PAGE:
Even with these problems, “From the Earth to the Moon” successfully predicted and directly inspired the projects of future space programs. The Columbiad served as the basis for multiple military projects that attempted to create a “space gun.” However, as Verne described, none of these projects successfully launched a projectile to the moon.
Additionally, Verne’s novel portrays a conflict between Florida and Texas as they attempt to convince the Gun Club to construct the cannon on their land. After an extensive debate, the club determined Tampa, Florida (named “Tampa Town” in the novel), to be the ideal location for the cannon due to its distance from other towns and closeness to the equator; the latter created a direct path to the moon.
These events would be repeated nearly a century later, in 1962, when NASA rejected a location near Brownsville, Texas, in favor of Merritt Island, Florida, for the construction of the Kennedy Space Center. An interview with Robert Launius, a historian and curator at the Smithsonian National Air and Space Museum, revealed that this choice was also inspired by its closeness to the equator and distance from civilian areas.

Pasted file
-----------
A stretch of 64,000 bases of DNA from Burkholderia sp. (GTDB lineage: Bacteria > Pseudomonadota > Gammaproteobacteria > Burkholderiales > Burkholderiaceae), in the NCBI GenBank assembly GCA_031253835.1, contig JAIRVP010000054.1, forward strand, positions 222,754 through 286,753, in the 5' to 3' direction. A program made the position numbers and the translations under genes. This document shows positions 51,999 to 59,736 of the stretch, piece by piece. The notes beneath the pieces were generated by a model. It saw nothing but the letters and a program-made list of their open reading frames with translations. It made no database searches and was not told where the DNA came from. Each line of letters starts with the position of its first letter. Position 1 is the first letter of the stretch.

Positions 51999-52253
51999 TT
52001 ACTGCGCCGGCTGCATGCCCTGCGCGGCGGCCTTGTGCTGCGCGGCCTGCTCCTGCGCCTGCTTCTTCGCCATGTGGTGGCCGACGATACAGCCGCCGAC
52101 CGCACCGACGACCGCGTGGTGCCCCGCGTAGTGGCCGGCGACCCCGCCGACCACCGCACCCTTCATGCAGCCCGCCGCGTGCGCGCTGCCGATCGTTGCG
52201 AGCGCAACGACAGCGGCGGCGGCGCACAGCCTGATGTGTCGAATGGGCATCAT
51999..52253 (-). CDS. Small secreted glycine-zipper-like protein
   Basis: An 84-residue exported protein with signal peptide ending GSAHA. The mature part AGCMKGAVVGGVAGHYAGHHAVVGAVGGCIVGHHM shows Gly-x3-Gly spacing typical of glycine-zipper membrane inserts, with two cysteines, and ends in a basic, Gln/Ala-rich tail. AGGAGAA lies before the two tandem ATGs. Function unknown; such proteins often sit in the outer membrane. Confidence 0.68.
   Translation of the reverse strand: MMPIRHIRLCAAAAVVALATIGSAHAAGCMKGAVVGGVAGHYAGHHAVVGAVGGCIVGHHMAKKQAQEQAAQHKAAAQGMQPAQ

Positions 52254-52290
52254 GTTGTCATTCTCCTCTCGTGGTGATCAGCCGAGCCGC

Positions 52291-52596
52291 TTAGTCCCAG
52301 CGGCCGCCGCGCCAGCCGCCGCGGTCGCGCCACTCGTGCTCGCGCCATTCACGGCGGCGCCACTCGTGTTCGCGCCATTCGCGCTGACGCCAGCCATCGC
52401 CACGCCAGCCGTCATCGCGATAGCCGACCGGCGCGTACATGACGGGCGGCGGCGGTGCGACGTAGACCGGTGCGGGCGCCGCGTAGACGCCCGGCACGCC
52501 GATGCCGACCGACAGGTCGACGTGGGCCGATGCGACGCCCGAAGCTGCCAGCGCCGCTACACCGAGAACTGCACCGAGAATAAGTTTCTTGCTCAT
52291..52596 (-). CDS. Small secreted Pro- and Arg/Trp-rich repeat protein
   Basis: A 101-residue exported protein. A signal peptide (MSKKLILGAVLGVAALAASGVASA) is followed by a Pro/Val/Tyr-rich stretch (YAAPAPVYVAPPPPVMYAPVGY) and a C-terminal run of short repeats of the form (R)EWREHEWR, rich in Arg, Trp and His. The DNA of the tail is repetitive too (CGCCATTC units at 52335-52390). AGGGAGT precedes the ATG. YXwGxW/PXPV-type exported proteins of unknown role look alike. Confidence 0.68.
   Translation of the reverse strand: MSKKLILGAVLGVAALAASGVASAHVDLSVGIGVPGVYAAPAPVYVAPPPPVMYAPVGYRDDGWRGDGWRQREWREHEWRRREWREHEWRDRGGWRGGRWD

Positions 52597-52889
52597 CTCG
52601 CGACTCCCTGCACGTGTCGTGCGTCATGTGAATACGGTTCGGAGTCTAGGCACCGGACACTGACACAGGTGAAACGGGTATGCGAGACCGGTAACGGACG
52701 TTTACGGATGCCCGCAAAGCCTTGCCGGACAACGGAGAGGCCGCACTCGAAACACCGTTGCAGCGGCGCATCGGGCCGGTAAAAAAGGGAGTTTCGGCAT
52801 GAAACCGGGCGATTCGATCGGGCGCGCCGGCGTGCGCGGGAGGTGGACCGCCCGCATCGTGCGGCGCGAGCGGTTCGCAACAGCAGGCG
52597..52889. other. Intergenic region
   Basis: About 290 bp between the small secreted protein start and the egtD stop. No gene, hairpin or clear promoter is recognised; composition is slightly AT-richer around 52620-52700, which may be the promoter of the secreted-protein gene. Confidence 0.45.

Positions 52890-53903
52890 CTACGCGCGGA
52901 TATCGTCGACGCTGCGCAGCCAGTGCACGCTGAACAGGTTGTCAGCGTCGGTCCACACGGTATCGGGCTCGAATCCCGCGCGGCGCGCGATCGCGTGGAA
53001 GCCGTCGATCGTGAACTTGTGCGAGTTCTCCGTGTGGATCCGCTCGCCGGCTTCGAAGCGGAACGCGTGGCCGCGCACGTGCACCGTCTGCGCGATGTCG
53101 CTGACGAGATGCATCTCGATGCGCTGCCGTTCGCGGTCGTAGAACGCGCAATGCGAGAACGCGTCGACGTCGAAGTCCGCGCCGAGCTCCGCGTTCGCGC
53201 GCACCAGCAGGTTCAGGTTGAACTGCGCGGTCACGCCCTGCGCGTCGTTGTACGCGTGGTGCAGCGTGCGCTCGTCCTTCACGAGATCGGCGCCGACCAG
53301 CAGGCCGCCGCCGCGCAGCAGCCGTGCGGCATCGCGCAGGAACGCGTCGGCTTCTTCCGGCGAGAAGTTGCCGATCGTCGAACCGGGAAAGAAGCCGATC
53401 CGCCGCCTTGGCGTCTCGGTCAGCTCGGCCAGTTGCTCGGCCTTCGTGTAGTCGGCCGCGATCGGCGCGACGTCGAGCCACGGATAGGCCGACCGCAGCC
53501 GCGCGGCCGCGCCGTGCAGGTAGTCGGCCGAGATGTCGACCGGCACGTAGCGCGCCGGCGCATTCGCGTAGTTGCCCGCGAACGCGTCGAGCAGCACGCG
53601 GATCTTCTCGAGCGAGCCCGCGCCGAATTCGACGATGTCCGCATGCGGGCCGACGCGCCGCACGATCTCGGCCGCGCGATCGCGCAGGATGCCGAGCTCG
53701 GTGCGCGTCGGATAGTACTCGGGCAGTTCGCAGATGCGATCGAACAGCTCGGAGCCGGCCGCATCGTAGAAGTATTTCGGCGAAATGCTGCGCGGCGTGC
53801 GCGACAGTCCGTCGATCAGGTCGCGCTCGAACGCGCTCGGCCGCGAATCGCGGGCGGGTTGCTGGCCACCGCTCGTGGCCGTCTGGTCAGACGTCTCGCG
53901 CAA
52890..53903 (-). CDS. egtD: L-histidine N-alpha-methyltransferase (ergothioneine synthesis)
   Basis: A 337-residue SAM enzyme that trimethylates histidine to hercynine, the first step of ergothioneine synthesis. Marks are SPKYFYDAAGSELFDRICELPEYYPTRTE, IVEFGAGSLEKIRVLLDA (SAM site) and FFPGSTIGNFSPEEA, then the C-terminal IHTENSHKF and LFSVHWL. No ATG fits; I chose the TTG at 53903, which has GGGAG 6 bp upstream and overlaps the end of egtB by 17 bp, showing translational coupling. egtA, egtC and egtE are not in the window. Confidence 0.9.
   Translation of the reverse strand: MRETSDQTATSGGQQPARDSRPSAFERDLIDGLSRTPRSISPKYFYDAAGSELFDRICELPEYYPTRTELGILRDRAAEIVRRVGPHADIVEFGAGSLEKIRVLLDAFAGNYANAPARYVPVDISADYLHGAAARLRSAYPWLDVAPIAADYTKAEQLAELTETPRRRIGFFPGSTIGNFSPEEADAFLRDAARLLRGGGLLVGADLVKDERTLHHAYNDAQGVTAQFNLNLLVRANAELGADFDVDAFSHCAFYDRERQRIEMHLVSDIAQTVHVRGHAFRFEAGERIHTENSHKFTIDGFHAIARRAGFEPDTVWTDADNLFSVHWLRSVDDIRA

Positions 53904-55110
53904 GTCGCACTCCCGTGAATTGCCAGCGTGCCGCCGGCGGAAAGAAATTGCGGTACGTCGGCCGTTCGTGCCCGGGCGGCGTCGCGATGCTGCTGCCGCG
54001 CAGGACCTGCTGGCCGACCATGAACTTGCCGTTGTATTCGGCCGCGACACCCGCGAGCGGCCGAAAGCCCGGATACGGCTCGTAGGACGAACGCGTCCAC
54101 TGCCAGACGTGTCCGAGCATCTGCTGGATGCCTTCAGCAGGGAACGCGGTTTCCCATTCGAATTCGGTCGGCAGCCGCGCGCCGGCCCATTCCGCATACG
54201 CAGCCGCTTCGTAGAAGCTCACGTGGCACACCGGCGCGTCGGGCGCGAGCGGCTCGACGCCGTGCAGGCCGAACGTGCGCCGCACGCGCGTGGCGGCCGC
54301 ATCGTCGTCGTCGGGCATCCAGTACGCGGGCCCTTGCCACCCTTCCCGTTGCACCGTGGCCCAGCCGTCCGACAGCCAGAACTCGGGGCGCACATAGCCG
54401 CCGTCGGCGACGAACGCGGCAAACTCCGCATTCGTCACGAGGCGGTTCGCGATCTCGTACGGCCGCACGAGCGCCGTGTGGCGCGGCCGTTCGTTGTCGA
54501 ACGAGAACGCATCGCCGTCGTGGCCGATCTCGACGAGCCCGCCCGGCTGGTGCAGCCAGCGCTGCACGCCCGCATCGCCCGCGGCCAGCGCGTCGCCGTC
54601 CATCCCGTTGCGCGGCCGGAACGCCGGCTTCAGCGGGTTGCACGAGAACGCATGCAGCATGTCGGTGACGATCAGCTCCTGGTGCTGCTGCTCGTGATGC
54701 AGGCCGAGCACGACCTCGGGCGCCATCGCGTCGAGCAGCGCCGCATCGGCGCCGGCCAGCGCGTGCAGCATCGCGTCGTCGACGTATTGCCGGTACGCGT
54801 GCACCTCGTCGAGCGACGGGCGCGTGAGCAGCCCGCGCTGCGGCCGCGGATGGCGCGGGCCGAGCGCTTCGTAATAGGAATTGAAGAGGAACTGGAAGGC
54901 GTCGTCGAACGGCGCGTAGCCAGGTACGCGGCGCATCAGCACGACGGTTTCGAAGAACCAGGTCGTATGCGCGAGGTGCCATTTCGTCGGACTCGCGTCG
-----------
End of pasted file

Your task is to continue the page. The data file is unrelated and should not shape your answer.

The book “From the Earth to the Moon” is far from being a scientifically accurate novel, but it embodies everything that made Verne’s works so notable. His combination of extensive research and entertaining, grounded fiction introduced the study of space travel to many readers and encouraged future scientists to question how to bring the novel’s ideas to life. Most importantly, the book provides contemporary readers with an understanding of how the field of astronautics was perceived in the middle of the 19th century.
Everyday Devices of “Paris in the Twentieth Century”
Verne’s most popular novels often adopt a pro-science perspective toward new inventions. The Nautilus, Columbiad and other inventions by Verne are depicted as beneficial to the advancement of science. However, his later works contrast with this approach by adopting a more cynical tone, with many of these novels delivering cautionary tales against the possible dangers of technology.